Sungevity, a solar leasing company that uses web-based solar analytics and satellite imagery to deliver homeowners with an “iQuote” within 24 hours, is already a leading pay-as-you-go solar company in the U.S. (and, as of recently, the Netherlands). Now, Sungevity has taken a little hop over the Pacific and expanded into Australia with the help of Australian solar company Nickel Energy. Surprisingly enough, the name of the new partnership is Sungevity Australia.
The same pay-as-you-go solar option Sungevity offers in the U.S. is being offered in the land down under, but there it’s being called “RoofJuice.”
The “average cost of a five-kilowatt system (the average system size in Australia) is $12,000.” Sungevity is dropping the upfront cost a little bit, to $0, for homeowners who wish to go its route.
Of course, as always, if you’re thinking about going solar, take a look at the details of installing your own system or going with a solar lease — there are benefits with both options. Most Californians now go solar through a lease. The biggest appeal is surely that you don’t have to drop a huge wad of cash on a solar system but are likely to still save money in the long run (but there are other benefits as well). Here are a couple of Australia electricity price graphs from RoofJuice that project, generally, electricity savings through a solar lease there:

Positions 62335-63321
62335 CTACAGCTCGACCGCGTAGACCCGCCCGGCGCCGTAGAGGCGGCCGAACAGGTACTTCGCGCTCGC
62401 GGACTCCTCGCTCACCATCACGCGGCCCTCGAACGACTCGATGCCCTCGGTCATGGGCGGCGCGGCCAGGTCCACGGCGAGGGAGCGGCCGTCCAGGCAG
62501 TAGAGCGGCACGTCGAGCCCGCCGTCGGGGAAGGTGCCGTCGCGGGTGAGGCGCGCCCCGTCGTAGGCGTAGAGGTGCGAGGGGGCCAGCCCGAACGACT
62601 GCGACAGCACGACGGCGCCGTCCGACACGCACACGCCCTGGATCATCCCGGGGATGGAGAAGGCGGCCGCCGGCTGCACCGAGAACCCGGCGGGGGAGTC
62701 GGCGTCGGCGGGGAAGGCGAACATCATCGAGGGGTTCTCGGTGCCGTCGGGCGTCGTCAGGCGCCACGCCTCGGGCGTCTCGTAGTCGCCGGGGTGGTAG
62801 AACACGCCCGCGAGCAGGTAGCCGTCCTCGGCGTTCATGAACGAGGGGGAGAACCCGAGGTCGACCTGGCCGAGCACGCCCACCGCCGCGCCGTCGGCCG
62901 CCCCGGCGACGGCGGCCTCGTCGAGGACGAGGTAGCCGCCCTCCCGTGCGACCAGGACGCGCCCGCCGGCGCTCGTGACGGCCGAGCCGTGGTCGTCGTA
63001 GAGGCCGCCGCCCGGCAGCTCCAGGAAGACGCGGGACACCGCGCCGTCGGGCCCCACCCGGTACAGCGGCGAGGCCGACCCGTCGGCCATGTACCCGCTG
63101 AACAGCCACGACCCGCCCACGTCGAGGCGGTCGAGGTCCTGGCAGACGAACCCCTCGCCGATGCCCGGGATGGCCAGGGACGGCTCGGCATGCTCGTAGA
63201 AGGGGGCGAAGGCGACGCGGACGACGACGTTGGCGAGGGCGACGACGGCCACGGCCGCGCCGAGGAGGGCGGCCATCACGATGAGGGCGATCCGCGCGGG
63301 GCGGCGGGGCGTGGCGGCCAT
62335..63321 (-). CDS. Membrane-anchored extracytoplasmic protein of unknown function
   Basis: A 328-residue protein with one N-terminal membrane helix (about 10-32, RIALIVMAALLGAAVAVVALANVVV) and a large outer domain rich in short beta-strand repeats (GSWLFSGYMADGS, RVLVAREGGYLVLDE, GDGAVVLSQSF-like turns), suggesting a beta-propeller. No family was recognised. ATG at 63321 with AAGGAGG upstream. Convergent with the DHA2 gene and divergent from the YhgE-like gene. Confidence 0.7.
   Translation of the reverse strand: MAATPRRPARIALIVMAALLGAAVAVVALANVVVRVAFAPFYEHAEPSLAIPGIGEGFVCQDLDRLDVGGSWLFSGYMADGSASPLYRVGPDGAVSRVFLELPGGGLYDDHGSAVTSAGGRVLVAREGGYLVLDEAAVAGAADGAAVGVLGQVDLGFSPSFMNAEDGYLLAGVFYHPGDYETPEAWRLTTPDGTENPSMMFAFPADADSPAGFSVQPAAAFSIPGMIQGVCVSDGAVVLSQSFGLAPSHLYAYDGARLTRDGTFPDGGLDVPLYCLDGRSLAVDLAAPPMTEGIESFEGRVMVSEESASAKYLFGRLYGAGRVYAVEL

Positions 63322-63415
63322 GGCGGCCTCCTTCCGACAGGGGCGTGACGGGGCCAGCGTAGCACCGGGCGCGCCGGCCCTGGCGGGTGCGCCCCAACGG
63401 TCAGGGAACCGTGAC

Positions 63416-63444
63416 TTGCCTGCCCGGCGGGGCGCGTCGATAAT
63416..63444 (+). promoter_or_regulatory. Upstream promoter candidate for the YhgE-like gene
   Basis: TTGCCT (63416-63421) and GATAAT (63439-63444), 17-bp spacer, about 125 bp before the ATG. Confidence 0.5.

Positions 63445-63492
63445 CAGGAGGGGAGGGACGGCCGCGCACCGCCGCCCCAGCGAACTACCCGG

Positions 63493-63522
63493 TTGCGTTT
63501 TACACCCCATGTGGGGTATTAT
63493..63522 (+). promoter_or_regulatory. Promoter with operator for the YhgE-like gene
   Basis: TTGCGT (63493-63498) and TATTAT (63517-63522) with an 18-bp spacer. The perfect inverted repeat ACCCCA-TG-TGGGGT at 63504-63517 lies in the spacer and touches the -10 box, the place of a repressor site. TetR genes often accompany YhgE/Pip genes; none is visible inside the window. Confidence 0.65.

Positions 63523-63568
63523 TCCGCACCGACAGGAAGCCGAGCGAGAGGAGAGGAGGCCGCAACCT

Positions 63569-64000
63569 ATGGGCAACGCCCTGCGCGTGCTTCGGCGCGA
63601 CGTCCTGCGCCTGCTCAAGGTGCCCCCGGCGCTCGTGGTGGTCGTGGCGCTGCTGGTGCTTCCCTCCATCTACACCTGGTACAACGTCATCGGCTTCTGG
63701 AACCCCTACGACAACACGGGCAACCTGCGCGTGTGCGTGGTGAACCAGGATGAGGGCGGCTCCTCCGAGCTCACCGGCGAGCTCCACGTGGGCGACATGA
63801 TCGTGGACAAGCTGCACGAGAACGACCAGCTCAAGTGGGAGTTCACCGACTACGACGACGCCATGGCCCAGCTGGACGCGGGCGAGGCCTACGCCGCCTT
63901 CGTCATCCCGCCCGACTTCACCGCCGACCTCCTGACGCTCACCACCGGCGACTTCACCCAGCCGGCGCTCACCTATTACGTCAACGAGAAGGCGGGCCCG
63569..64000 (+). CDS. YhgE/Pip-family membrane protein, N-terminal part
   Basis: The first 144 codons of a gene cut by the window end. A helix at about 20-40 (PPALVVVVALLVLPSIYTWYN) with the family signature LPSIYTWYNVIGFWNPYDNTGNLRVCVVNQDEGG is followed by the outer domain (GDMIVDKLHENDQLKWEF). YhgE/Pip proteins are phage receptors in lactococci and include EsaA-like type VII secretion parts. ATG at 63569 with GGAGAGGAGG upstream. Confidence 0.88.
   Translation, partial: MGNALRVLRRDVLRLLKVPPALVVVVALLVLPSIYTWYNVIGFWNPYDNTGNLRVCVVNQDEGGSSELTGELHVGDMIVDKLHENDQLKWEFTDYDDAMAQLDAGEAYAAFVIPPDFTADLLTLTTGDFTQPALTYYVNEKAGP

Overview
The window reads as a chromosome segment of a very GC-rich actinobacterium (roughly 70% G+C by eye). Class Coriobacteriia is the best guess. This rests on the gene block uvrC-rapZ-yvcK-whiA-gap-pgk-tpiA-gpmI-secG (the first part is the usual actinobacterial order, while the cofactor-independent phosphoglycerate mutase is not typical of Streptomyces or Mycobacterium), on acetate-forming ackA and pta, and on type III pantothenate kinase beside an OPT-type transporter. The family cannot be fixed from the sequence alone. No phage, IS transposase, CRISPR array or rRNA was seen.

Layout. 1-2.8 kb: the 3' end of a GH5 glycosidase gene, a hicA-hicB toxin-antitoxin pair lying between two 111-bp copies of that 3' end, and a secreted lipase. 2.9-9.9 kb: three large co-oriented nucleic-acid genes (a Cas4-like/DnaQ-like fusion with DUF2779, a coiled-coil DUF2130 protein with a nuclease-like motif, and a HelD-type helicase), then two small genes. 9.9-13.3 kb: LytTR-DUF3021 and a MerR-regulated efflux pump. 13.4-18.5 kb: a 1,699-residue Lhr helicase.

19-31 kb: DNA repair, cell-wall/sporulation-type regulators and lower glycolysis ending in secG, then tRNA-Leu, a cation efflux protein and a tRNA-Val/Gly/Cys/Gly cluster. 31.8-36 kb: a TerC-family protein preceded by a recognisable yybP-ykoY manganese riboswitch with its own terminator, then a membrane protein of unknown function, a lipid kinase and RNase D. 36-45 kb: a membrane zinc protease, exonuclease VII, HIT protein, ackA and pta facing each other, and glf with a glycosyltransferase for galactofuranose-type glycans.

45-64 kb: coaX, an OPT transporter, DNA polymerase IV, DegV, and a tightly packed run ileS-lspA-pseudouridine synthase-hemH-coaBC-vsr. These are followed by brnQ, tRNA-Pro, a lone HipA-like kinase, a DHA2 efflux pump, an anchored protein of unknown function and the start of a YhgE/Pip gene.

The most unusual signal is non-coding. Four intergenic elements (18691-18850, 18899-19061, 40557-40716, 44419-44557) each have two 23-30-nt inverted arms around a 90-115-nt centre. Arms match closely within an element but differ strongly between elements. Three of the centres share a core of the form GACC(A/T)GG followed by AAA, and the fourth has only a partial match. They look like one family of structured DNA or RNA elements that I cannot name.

The downside (compared to buying a solar power system on your own) is likely to be smaller long-term earnings, but the details really depend on the individual. The bottom line, as I stated above, is that you should really take a look at the details of the options available to you and then decide what’s best for you.
In case you were interested, Sungevity is now in business in Arizona, California, Colorado, Delaware, Maryland, Massachusetts, New Jersey, New York, the Netherlands,… and Australia
Images via RoofJuice
I'm the director of CleanTechnica, the most popular clean energy website in the world, and Planetsave, a leading green and science news site. I've been covering green news of various sorts since 2008, and I've been especially focused on solar energy, electric vehicles, bicycling, and wind energy for the past few years. You can also find my work on Scientific American, Reuters, Think Progress, GE's ecomagination site, several sites in the Important Media network, & many other places. To connect on your favorite social network, go to: zacharyshahan.com